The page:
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Downstream owner’s consent is never needed

Councils are unnecessarily, and without legal justification, standing in the way of hundreds of developments involving the discharge of stormwater on to downstream land.

The State and Councils will not achieve their infill development aspirations if this continues.

The most that a Council can require is an easement over downstream land, but never a consent.  There are 3 options for obtaining an easement.  First, by agreement between the developer and downstream land owner.  Second, by Supreme Court Order under s180 of the Property Law Act 1974. Third, by compulsory acquisition by the Council under s263 of the Planning Act 2016. Imposing a condition requiring consent obliterates statutory rights afforded to developers and to the Council itself, and the condition is unlawful using the reasoning of High Court of Australia in Beckwith v R [1976] HCA 55; (1976) 135 CLR 569 at 574

On the procedural aspect of whether downstream land needs to form part of a development application, for a material change of use or reconfiguring a lot, the answer is always ‘no’.  Neither downstream works nor drainage easements are the ‘use’ of land. The ‘piecemeal’/’Pioneer Concrete’ style of issue so often raised to oppose material change of use development has no application – Jahnke v Cassowary Coast Regional Council (Formerly Johnstone Shire Council) & Ors [2009] QPEC 36.  Similarly, the creation of a drainage easement is not ‘reconfiguring lot’.  

What about the Council argument that, in order for a Council to impose, in an approval for a material change of use or reconfiguring a lot, a condition requiring a drainage easement or works, in order to have that condition ‘run with the land’ (a reference to s73 of the Planning Act 2016), the land the subject of the easement or works must form part of the development application?  That argument, too, is wrong.  Conditions have been regularly and lawfully imposed requiring things to be done somewhere other than on the land the subject of a development application, be they road upgrades, land dedications, and so on.  Those conditions are milestone events – that must be complied with before something happens for the land the subject of the application.  That ‘something’ might be the start of work on site, or the approval of a plan of survey for the land.  The requirement to maintain the easement is fulfilled by the registration of an easement on the downstream land’s title.  A condition in a development approval requiring its maintenance is not needed – it is superfluous.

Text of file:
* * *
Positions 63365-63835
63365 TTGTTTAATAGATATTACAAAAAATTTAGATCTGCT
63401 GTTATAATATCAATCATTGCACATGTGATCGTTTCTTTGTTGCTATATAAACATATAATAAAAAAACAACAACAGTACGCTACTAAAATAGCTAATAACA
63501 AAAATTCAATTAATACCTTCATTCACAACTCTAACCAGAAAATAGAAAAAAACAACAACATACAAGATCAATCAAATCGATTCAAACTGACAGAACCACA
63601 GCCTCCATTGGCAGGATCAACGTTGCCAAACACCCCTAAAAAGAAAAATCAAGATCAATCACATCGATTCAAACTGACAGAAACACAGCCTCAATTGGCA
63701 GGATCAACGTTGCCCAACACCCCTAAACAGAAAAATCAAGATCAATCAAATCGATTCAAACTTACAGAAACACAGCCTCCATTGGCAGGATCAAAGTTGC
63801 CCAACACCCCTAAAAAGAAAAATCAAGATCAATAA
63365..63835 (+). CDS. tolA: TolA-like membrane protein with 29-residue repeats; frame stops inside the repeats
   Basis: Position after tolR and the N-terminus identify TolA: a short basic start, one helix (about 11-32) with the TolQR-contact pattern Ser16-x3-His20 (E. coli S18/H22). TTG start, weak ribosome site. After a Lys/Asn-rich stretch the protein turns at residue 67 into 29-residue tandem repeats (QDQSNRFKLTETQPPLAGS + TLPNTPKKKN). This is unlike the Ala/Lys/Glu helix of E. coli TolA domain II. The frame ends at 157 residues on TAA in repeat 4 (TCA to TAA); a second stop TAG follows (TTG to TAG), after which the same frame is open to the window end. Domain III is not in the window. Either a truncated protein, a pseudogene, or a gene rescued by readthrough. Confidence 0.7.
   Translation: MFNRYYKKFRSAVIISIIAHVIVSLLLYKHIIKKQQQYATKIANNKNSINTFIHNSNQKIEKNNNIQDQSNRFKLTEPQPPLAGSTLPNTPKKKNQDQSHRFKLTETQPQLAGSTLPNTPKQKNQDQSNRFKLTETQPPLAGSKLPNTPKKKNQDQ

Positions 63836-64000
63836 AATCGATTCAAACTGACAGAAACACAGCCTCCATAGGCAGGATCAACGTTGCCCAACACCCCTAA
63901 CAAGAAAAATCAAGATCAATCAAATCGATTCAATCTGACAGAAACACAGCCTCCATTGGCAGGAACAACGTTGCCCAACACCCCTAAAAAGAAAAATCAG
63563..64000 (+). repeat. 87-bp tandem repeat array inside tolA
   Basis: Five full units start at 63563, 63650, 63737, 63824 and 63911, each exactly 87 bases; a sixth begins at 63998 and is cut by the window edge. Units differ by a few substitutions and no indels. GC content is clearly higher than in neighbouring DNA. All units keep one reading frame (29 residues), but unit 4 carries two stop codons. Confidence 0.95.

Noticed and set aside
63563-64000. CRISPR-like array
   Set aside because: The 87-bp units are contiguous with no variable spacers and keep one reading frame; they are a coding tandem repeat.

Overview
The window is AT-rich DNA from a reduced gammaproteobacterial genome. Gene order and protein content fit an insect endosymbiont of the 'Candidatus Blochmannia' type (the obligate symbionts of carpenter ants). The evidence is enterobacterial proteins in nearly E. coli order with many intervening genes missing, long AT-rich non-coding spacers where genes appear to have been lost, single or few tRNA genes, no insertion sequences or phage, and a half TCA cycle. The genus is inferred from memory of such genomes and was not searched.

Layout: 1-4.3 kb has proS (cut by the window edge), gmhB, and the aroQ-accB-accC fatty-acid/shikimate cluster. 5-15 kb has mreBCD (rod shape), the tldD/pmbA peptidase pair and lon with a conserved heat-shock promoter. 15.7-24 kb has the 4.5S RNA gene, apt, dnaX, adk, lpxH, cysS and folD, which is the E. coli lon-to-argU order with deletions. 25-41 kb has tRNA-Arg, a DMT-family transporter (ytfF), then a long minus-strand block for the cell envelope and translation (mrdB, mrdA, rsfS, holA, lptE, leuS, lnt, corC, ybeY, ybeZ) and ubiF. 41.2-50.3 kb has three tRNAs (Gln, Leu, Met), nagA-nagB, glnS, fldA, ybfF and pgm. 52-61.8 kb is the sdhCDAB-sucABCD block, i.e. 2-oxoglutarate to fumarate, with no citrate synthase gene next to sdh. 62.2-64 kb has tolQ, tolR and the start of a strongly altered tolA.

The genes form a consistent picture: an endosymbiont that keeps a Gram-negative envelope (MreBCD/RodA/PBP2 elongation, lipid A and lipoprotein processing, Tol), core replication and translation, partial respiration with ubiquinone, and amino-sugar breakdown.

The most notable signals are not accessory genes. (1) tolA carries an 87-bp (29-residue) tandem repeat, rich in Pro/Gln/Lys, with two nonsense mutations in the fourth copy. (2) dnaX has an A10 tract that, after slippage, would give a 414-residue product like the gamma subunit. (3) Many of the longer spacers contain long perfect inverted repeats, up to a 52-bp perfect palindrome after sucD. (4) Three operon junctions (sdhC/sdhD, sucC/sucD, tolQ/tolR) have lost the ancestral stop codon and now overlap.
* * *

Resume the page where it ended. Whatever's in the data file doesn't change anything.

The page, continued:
As for development applications for operational works, they can be made over any land, without consent.

Councils have given themselves power to assess and decide the town planning and engineering consequences of development on stormwater by the inclusion of provisions in their planning schemes about stormwater.  With that power comes the responsibility to determine, as the planning authority, how stormwater discharge is to be arranged in a locality.

Councils are not the gatekeepers for private property rights. How lawful access to land for building and maintaining infrastructure is to be dealt with is a matter between landowners and, if they cannot resolve their differences, a matter for the Courts.  Councils cannot act in a way such as to deprive landowners of their statutory right to seek relief from a Court by mandating, by condition, a requirement to obtain consent from a downstream owner.  To do so delegates to the downstream owner the right to veto development that has been approved by the Council in the public interest.

Councils ought to revisit their planning scheme codes, policies, and standard conditions of approval, to ensure that the Council is not requiring downstream owner consents, and not encroaching on the statutory rights of the owners of land to seek relief from the Courts.



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